TIAC or Wet Compression: Which is Right for Your Application?

Ambient conditions have a significant impact on the operation of natural gas power plants. This is largely due to the fact that as temperature and humidity rise, air becomes less dense and mass flow rate through combustion turbines decreases.

Inlet cooling has become a popular method for boosting power output by lowering the temperature of air before it enters the turbine’s compressor. Plant operators today have the option of using any number of cooling/chilling techniques for reducing air inlet temperature – two of the most common of which are turbine inlet air chilling (TIAC) and wet compression.

Both TIAC and wet compression offer distinct advantages that make them more or less suitable for use depending on the specific needs of the facility. Understanding what those advantages are is essential to making the right decision when choosing which method to employ, thus ensuring optimal use of capital budgets.

The purpose of this blog is to help operators make that decision by providing an overview of both methodologies. 

Wet Compression

Wet compression, or over fogging as it’s sometimes called, involves injecting demineralized water into the intake stream, where it evaporates, lowers the temperature of the air, and increases mass flow rate.  This is in contrast to traditional fogging or evaporative cooling in that the amount of water injected is more than what can be evaporated before entering the low pressure compressor. Excess water is carried over into the compressor and evaporates as heat of compression is generated (similar to a SPRINT system).

Wet compression systems can be easily turned on and off, which allows for power output to be increased rapidly during times of peak demand. They also can be retrofitted to existing frames without the addition of support infrastructure such as generators and transformers. Doing so, however, may require adding protective measures to plant equipment to prevent damage from water, which increases cost.

Additionally, because spray systems have to be placed in close proximity to the inlet to allow droplets to enter the compressor, there is a higher risk of causing damage to equipment if a part breaks or becomes loose. Controlling the amount of water being injected is also critical to avoid the formation of large droplets, which can lead to casing distortion caused by uneven water distribution, damage to blades, and electrostatic charge build-up.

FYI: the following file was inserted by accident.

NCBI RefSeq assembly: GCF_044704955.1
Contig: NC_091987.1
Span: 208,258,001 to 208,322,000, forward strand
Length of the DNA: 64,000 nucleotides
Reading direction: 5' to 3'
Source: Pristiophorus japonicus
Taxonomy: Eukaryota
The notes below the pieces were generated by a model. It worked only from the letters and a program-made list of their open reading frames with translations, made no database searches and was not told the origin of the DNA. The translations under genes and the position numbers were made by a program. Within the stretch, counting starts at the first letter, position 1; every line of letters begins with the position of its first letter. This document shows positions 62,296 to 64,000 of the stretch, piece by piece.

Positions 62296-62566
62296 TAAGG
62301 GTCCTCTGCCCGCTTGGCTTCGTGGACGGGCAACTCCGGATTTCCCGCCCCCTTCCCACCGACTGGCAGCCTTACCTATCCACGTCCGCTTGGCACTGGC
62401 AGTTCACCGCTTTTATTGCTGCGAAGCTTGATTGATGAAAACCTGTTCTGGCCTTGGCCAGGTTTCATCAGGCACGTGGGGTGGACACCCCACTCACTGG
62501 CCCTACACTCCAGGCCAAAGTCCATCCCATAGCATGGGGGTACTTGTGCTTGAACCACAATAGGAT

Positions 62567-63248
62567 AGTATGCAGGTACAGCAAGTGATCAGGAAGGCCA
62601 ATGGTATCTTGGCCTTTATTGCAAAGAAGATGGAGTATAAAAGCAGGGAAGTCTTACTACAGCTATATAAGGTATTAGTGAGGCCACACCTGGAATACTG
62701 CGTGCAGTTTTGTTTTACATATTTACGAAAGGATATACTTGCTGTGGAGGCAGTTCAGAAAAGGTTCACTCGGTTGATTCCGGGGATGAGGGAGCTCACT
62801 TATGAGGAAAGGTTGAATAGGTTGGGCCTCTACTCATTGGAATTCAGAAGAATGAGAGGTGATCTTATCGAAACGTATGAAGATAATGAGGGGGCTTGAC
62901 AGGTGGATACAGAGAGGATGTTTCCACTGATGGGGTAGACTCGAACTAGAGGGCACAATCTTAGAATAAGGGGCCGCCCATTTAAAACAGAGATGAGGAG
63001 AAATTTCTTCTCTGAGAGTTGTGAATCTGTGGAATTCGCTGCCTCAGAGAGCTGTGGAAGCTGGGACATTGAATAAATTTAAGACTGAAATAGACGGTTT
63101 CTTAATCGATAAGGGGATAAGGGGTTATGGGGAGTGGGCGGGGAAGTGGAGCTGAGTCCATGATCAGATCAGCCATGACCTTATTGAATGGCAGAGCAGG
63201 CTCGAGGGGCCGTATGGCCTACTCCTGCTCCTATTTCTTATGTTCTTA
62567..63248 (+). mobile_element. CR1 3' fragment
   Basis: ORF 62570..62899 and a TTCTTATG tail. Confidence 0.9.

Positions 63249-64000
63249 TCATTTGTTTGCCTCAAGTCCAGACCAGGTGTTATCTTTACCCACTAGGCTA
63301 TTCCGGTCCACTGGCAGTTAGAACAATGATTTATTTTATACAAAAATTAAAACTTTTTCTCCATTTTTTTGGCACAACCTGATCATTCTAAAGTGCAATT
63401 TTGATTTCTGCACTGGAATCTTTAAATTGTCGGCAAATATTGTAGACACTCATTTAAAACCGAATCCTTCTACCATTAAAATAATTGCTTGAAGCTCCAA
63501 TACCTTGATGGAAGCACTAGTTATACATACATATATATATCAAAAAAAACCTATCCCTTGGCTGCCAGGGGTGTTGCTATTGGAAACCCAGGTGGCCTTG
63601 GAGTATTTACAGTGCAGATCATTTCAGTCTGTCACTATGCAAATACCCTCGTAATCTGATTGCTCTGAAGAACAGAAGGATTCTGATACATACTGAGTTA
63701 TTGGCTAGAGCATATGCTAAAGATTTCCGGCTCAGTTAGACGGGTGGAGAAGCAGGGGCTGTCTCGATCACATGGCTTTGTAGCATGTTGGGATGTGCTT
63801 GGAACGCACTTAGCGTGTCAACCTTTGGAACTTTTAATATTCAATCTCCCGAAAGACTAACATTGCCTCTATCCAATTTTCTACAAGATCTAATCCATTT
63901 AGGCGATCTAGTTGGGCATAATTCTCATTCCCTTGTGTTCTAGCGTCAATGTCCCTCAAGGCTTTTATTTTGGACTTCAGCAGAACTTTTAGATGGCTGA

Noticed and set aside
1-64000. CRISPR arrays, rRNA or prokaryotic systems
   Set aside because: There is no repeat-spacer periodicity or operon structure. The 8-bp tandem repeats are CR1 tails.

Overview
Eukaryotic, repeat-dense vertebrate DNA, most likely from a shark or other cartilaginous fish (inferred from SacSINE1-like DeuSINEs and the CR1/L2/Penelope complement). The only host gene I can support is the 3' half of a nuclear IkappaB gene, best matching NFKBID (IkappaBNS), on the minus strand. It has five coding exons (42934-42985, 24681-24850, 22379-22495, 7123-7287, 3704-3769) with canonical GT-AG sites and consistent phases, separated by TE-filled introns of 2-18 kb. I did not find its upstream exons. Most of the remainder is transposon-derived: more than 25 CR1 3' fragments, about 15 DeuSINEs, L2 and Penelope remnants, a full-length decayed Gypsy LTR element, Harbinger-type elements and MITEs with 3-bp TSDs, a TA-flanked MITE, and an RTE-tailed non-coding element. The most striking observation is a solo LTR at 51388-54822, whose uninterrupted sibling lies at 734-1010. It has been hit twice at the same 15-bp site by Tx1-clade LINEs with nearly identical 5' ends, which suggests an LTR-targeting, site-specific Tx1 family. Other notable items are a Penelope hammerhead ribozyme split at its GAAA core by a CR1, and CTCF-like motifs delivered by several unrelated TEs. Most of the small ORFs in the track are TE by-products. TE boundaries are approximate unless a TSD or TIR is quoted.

Wet compression can be utilized alongside other inlet cooling technologies in most environments; however, it is particularly well suited for applications in hot, dry climates where an adequate supply of water is readily available.

Turbine Inlet Air Chilling (TIAC)wet compress

TIAC uses refrigeration – either through mechanical or absorption chilling means – to supply chilled water (or brine) to a heat transfer device. The air entering the gas turbine filter house is cooled as it passes through the device and then flows into the gas turbine, thereby increasing mass flow rate and improving power plant efficiency.

One of the biggest advantages of TIAC is that it provides the operator with very precise control of the turbine’s inlet air temperature, so output is highly predictable. This makes it ideal for use in any environment (dry, humid, etc.); however, with superior flexibility, TIAC is especially advantageous in very volatile power markets, where prices can shift dramatically in short periods of tim

Unlike wet compression, TIAC is not limited by the availability of water because it can be done in a closed cycle that runs dry. In recent years, this has become particularly relevant due to growing concerns of excessive water usage in energy production operations. In very arid regions with high electricity demand, such as the Middle East or parts of California, the use of methods that require substantial volumes of water like wet compression or evaporative cooling may not be feasible.

One of the biggest deterrents that so often keep operators from using TIAC at power generation facilities is up-front cost. However, by having enhanced control over output and being able to maximize revenue during times of peak demand, any cost to implement the system is easily recouped and additional savings can be gained throughout the lifecycle of the facility.

So Which Option is Right For Your Application?

While TIAC continues to be one of the most economical ways to improve turbine efficiency and reliably increase output at natural gas power facilities, the decision of which cooling technology to implement largely depends on the individual needs of the operator.

In some applications, it may be advantageous to augment an existing wet compression system with TIAC in order to maximize power output and improve reliability. However, this will ultimately depend on the specific needs of the facility.

In the end, local climate, availability of water, market volatility, and CAPEX/OPEX limitations will all play an important role in choosing the right option – and as such, they should be carefully evaluated in order to ensure maximum value generation for the plant in the long-term.

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